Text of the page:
Catholics ‘declare war’ on violence through prayer

By Patrick Butler | Contributor
Sunday, February 27, 2011

About 100 mostly Catholic South Side residents told Satan they’ve had it with him and formally “declared war” on what Deacon LeRoy Gill Jr. called “all this violence, all this hate, the proliferation of guns in our community and the political rhetoric that embraces hate.”

Gill’s spiritual call to arms came during a Feb. 11 “Healing The Land” prayer service at Visitation/St. Basil Church, 901 W. Garfield. Gill and other speakers including Bishop Joseph Perry, Father Paul Whittington and Mary Norfleet-Johnson, director of the archdiocesan Office for Black Catholics.

Warning “there’s no going AWOL if you’re a Christian,” Gill urged the “prayer warriors”’ in the pews to storm heaven with their prayers for peace, not only throughout the nation and the world, but especially in Chicago communities afflicted by violence.

“Young people are giving up. They have no guidance, no love, no Jesus. I’m tired of the Devil stealing from us. The battle is on. We’re here tonight to declare war” on the powers of hell. “It just doesn’t get any clearer than that,” Gill said.

“Prayer is free, but life is priceless,” explained Johnson before the nearly twohour, high-octane service that included praise dancers from Christ the King High School, and Gospel hymns by the Visitation/ St. Basil and Office for Black Catholics choirs, as well as a rendition of “Amazing Grace” sung to the tune of “Danny Boy,” and “Lift Every Voice and Sing.”

Johnson and Gill said they plan to continue prayer services for three months at a different church in the black community

“Actually, all this started back in August with a series of sunrise services at five beaches,” said Gill, who said he got involved in the prayer services when a student at Holy Angels School and the brother of another Holy Angels student was murdered.

The prayer services, Gill added, also led to creation of Catholics for Non-Violence which is now working to defuse tension on the streets.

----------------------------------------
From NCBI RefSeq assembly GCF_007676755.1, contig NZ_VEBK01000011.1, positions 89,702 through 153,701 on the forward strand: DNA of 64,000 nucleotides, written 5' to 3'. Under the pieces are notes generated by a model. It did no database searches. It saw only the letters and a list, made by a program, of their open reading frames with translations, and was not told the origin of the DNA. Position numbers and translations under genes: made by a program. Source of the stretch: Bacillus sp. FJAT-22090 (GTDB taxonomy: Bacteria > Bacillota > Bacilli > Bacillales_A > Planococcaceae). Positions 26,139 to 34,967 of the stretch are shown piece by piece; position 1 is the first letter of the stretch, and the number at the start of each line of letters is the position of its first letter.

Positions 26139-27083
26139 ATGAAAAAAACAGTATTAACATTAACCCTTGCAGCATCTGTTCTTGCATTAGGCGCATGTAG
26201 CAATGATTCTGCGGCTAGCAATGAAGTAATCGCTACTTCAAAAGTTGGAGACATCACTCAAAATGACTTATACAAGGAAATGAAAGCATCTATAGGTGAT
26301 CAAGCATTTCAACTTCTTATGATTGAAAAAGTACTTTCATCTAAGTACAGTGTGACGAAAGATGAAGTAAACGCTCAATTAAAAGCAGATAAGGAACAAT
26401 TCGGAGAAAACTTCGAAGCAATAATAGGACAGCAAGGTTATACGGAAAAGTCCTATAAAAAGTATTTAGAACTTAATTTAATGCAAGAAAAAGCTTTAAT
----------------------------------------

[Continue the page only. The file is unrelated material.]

At this point, any peacemaking initiatives couldn’t come a moment too soon, several said.

“We’ve got to realize we’ve lost our sense of belonging, our sense of connectedness,” Father Whittington said.

The “Healing the Land” services “are certainly making all of us think about what we can do back in our parishes. Things like abandoned homes, unemployment. Other things we should be doing for the youth in our midst,” said Father Jim Flynn of Holy Name of Mary Church.

Bishop Joseph Perry believes peace can be contagious if lay Catholics become more active in their communities as a result of the spiritual and social activism triggered by these services.

“Many of the people (who came to Visitation/St. Basil) are very faithful Catholics and they have attended many of our other prayer services on this particular theme. So they came here to be fed consistently for what they do best — which is to be good Christians and peacemakers in the world,” Bishop Perry said.

And one way to start, he added, would be to have elected officials at all levels get serious about gun control.

“I think our political leadership can do a lot better in that regard,” said Bishop Perry, acknowledging that “holding guns appears to be one of the democratic rights in our society. But I don’t think they realize how many people suffer because of that right. I think it can be reworked or curtailed so the wrong people will not have them in their possession.”